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Should You Take Comfort From Insider Transactions At The Cooper Companies, Inc. (NYSE:COO)?

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Simply Wall St
·4 min read
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It is not uncommon to see companies perform well in the years after insiders buy shares. The flip side of that is that there are more than a few examples of insiders dumping stock prior to a period of weak performance. So before you buy or sell The Cooper Companies, Inc. (NYSE:COO), you may well want to know whether insiders have been buying or selling.

What Is Insider Selling?

Most investors know that it is quite permissible for company leaders, such as directors of the board, to buy and sell stock in the company. However, such insiders must disclose their trading activities, and not trade on inside information.

Insider transactions are not the most important thing when it comes to long-term investing. But logic dictates you should pay some attention to whether insiders are buying or selling shares. As Peter Lynch said, 'insiders might sell their shares for any number of reasons, but they buy them for only one: they think the price will rise'.

Check out our latest analysis for Cooper Companies

Cooper Companies Insider Transactions Over The Last Year

The insider, Robert Auerbach, made the biggest insider sale in the last 12 months. That single transaction was for US$888k worth of shares at a price of US$350 each. That means that an insider was selling shares at slightly below the current price (US$385). As a general rule we consider it to be discouraging when insiders are selling below the current price, because it suggests they were happy with a lower valuation. While insider selling is not a positive sign, we can't be sure if it does mean insiders think the shares are fully valued, so it's only a weak sign. We note that the biggest single sale was 64% of Robert Auerbach's holding. Robert Auerbach was the only individual insider to sell over the last year.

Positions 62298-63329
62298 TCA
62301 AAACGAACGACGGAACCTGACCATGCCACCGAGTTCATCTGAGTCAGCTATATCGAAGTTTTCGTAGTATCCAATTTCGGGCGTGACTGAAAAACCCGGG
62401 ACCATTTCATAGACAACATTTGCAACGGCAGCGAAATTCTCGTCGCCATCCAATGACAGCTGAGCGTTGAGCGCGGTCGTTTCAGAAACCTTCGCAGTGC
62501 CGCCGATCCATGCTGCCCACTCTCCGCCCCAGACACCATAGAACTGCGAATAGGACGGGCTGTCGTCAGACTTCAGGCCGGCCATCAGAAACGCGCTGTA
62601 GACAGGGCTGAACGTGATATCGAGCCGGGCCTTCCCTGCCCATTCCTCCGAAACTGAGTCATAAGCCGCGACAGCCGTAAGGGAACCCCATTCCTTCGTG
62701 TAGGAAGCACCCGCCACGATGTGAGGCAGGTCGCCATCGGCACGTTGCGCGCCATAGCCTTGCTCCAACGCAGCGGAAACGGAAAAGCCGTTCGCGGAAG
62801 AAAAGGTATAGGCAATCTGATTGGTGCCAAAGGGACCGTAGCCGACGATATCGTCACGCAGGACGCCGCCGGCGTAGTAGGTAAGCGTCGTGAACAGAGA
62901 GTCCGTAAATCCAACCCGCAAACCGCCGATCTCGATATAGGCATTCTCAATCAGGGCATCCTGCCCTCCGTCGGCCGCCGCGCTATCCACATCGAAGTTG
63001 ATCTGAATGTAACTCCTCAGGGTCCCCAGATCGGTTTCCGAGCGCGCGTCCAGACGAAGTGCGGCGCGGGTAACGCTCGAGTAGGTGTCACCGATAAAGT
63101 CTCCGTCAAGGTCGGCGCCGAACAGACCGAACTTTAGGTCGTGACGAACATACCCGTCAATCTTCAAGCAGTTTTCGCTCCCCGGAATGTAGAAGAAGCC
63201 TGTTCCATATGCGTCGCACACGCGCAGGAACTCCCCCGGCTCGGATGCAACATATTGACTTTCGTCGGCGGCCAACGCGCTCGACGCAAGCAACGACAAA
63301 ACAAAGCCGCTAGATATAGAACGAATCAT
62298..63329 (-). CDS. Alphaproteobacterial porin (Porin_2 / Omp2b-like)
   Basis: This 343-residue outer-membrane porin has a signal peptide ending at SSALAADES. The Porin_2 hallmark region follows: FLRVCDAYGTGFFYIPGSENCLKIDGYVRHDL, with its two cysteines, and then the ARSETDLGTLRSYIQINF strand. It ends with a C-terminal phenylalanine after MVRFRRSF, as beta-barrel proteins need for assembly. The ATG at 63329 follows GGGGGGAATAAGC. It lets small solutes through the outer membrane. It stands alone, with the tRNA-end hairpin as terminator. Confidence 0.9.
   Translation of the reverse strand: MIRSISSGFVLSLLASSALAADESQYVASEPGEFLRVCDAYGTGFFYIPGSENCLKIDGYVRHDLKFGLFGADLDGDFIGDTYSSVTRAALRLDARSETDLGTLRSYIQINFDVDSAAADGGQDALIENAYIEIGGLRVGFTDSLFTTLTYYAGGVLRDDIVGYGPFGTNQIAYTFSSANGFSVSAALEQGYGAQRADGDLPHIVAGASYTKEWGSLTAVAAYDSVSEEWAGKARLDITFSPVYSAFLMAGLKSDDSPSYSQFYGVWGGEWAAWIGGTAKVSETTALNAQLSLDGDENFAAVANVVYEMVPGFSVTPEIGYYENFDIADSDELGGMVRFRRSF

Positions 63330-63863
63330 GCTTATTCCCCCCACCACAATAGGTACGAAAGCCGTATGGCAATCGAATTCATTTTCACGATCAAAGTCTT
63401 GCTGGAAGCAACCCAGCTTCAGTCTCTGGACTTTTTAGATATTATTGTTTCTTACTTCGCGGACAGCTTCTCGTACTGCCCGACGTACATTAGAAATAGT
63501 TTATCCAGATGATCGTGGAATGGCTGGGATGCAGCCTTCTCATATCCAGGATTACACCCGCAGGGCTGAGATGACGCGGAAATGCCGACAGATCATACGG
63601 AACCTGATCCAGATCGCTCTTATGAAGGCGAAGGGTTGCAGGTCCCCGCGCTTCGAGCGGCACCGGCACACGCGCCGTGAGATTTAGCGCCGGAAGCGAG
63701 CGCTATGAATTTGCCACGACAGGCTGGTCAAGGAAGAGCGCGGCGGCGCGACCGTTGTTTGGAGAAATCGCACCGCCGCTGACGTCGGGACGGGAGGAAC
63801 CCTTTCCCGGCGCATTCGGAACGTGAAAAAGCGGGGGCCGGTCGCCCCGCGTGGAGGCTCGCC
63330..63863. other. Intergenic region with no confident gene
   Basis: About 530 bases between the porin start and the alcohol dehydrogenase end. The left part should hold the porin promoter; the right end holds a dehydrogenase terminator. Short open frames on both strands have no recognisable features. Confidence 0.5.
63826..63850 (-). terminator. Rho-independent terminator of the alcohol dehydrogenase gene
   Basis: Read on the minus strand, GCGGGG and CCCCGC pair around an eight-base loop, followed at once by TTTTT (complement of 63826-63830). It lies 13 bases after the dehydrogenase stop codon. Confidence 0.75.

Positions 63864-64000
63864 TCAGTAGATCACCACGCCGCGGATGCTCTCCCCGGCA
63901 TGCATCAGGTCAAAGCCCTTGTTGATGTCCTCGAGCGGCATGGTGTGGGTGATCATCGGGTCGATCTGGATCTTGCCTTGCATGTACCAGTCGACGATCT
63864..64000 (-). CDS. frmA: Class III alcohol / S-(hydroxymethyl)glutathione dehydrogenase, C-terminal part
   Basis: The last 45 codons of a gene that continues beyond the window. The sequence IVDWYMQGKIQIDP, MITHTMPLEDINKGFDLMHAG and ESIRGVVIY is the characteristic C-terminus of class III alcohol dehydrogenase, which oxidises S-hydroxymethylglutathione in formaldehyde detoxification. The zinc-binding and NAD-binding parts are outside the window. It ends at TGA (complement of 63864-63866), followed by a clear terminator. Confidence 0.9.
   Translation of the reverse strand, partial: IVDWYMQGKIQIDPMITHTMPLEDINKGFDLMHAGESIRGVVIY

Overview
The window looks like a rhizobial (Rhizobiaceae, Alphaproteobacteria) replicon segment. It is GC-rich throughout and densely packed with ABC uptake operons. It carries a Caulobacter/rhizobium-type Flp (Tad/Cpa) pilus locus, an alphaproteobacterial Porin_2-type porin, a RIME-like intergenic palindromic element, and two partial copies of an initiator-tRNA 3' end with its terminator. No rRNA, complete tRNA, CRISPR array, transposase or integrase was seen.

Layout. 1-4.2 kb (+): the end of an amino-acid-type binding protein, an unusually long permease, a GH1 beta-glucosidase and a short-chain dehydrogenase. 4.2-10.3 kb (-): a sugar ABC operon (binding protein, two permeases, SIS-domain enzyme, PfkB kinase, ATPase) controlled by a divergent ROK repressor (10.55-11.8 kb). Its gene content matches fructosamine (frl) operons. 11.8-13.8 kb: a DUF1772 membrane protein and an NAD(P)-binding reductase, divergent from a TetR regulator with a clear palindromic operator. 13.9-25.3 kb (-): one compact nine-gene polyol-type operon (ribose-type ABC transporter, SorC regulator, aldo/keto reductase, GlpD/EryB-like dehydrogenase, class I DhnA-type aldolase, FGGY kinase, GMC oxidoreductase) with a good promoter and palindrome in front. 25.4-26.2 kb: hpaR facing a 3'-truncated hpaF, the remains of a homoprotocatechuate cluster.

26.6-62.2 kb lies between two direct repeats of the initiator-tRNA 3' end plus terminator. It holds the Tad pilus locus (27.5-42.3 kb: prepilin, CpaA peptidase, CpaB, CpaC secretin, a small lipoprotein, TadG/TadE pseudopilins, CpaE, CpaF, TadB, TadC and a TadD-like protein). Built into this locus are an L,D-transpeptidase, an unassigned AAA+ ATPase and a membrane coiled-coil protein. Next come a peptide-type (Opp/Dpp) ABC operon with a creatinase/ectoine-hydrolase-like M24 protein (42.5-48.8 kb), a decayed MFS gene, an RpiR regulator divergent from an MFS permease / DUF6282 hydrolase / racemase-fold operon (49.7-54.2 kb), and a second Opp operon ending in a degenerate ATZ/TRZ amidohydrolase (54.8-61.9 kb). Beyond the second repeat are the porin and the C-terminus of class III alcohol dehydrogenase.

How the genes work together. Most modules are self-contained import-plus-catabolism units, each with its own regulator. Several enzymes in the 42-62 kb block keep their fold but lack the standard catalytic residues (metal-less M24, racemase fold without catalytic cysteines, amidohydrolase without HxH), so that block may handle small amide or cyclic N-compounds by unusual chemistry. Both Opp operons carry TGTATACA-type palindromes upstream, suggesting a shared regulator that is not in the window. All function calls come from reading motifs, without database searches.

Over the last year, we can see that insiders have bought 3.77k shares worth US$1.1m. But insiders sold 2.54k shares worth US$888k. In total, Cooper Companies insiders bought more than they sold over the last year. The chart below shows insider transactions (by companies and individuals) over the last year. By clicking on the graph below, you can see the precise details of each insider transaction!

insider-trading-volume
insider-trading-volume

Cooper Companies is not the only stock insiders are buying. So take a peek at this free list of growing companies with insider buying.

Does Cooper Companies Boast High Insider Ownership?

Looking at the total insider shareholdings in a company can help to inform your view of whether they are well aligned with common shareholders. We usually like to see fairly high levels of insider ownership. Cooper Companies insiders own about US$111m worth of shares (which is 0.6% of the company). I like to see this level of insider ownership, because it increases the chances that management are thinking about the best interests of shareholders.

So What Do The Cooper Companies Insider Transactions Indicate?

The fact that there have been no Cooper Companies insider transactions recently certainly doesn't bother us. On a brighter note, the transactions over the last year are encouraging. It would be great to see more insider buying, but overall it seems like Cooper Companies insiders are reasonably well aligned (owning significant chunk of the company's shares) and optimistic for the future. So these insider transactions can help us build a thesis about the stock, but it's also worthwhile knowing the risks facing this company. Case in point: We've spotted 2 warning signs for Cooper Companies you should be aware of.

Of course Cooper Companies may not be the best stock to buy. So you may wish to see this free collection of high quality companies.

For the purposes of this article, insiders are those individuals who report their transactions to the relevant regulatory body. We currently account for open market transactions and private dispositions, but not derivative transactions.

This article by Simply Wall St is general in nature. It does not constitute a recommendation to buy or sell any stock, and does not take account of your objectives, or your financial situation. We aim to bring you long-term focused analysis driven by fundamental data. Note that our analysis may not factor in the latest price-sensitive company announcements or qualitative material. Simply Wall St has no position in any stocks mentioned.

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